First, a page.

As a traditional back-to-school activity, my two daughters are writing and drawing about what they did over summer vacation. While their art and prose describe camps, hikes, mommy’s work, and amusement parks, my own response to “What did you do this summer?” would be, “I worked with some amazing women to focus on the development of an organic dairy online course.” I’m not sure if more emphasis should be on “amazing women,” “organic dairy,” or “online course” as all are remarkable.
As part of my work here at UVM Extension, I coordinate the dairy team for eOrganic. eOrganic is an online community of more than 700 ag service providers and farmers who are providing science-, experience-, and regulation-based certified organic information—in the form of articles, videos, webinars, and online courses—for eXtension.org, an initiative among land grant universities across the U.S. to better collaborate and share informational resources.
Two years ago, we received a grant to help us develop eOrganic dairy content, including two online courses. I’ve learned a lot since then. You see, although I’ve been working in Vermont’s sustainable agriculture arena for more than 20 years, I’m a newcomer to the organic dairy community.
Since our project is national in focus, I’ve learned there are still relatively few researchers, educators, farmers, and non-profit folk that focus on certified organic dairy production throughout the U.S., so it is a close knit community…with many women. Dedicated, passionate, and incredibly smart and competent women. Women like Cindy Daley, professor of animal science at the California State University at Chico, who spearheads their Organic Dairy Teaching and Applied Research Unit, managing their certified organic dairy farm, teaching undergraduates (more on that later), and conducting applied research on grazing management, as well as running a cow-calf beef ranch with her family.
And women like Sarah Flack, a national consultant specializing in grass-based livestock farming and organic certification. She grew up and lives right here in Vermont but has shared her expertise with farmers and others throughout all of North America. And women like Heather Darby, agronomist at UVM Extension, who never fails to inspire me—see one of my past blog posts for a quick glimpse. My list could go on to include so many other women dedicated to organic dairy like Harriet, Karen, Kathy, Lisa, Laura, Regina, Siobhan, Kathie, Bethany… And when I think about these and other women that work so passionately on righting our food system, a quote from Sojourner Truth comes to mind, “If the first woman God ever made was strong enough to turn the world upside down all alone, these together ought to be able to turn it back and get it right side up again.”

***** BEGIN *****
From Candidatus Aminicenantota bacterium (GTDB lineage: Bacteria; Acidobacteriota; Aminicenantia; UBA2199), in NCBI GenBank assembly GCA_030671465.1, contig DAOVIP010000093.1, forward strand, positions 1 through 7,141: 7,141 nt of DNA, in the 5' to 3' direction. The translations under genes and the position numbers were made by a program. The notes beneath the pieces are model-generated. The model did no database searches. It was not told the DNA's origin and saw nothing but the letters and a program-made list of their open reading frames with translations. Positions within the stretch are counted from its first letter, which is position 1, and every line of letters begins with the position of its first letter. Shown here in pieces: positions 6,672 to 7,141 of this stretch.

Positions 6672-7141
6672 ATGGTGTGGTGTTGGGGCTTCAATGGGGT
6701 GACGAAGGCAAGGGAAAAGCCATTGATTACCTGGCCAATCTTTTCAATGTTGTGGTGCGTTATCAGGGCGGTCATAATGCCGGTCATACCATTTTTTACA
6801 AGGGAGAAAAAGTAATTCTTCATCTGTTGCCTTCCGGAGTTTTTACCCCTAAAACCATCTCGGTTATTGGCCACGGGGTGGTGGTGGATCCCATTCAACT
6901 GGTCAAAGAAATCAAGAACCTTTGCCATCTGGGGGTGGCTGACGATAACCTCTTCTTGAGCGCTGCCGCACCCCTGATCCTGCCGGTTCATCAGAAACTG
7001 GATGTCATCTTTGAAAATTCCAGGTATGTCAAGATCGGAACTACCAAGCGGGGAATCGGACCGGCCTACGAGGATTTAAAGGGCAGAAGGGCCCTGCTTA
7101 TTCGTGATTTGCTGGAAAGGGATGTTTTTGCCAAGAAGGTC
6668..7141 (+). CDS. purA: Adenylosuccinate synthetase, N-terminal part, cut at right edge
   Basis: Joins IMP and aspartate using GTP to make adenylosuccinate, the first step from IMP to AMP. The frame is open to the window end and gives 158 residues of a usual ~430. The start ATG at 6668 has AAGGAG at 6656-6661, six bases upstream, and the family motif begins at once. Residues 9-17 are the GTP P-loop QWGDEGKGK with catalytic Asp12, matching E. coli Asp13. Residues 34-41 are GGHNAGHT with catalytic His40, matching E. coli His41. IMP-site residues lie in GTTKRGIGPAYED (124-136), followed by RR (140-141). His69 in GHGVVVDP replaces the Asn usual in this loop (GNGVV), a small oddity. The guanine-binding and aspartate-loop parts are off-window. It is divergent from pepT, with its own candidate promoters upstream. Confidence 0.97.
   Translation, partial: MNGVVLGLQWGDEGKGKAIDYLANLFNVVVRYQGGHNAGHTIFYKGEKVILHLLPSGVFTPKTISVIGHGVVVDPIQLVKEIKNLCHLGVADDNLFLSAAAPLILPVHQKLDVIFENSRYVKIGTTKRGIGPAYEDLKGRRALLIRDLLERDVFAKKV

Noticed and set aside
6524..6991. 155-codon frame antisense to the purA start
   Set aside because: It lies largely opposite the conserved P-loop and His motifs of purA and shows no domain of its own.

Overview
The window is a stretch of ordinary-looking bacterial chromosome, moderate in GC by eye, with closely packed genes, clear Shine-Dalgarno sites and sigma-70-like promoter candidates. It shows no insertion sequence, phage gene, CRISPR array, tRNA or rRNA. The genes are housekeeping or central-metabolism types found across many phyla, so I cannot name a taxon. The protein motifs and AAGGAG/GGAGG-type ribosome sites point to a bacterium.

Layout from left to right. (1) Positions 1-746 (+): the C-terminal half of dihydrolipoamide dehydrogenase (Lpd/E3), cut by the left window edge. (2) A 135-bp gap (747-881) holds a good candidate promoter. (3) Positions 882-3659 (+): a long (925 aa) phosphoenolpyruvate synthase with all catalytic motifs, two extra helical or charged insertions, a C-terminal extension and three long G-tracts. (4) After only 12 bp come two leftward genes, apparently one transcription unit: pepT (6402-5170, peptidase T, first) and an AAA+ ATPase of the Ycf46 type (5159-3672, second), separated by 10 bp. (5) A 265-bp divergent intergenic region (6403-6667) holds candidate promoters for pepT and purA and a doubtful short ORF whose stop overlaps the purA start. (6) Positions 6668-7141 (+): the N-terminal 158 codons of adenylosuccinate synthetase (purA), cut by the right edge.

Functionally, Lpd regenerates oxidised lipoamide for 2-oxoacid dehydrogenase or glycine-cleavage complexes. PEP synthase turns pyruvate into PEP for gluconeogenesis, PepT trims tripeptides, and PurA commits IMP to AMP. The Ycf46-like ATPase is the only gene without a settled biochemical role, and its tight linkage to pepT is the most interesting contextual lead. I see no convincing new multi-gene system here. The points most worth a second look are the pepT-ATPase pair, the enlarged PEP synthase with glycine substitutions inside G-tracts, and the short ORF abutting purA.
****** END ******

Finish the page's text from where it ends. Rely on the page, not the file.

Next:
I’ve also learned a ton about what it means to be a certified organic dairy operation. It’s complex! An organic dairy farmer has to know everything from soil fertility and management intensive grazing strategies to maintaining good milk quality and holistic herd health (and this is a gross simplification). And business management and the organic certification documentation to boot! Editing just one article on organic mastitis management gave me a whole new appreciation about the commitment organic dairy farmers really have to maintaining healthy soils, healthy cows, and healthy milk.
To support these farmers, we do need more service providers who understand the complexity of certified organic dairy production systems who can assist farmers as they begin or transition to organic operations. And here’s where the online course comes in.
We’re developing a ten-module Introduction to Organic Dairy Production Systems online, asynchronous course. It is currently being tested by more than 50 undergraduate students at Chico State under Cindy’s leadership. And we’ll be going live to the broader public later this year. (please email if you are interested in taking a look). It’s exciting to coalesce the expertise of these amazing women into a course that can be accessed by anyone at any time.
Perhaps it will inspire my and others’ daughters to choose organic dairy cows as the subject of their next essay, artwork, or career choice!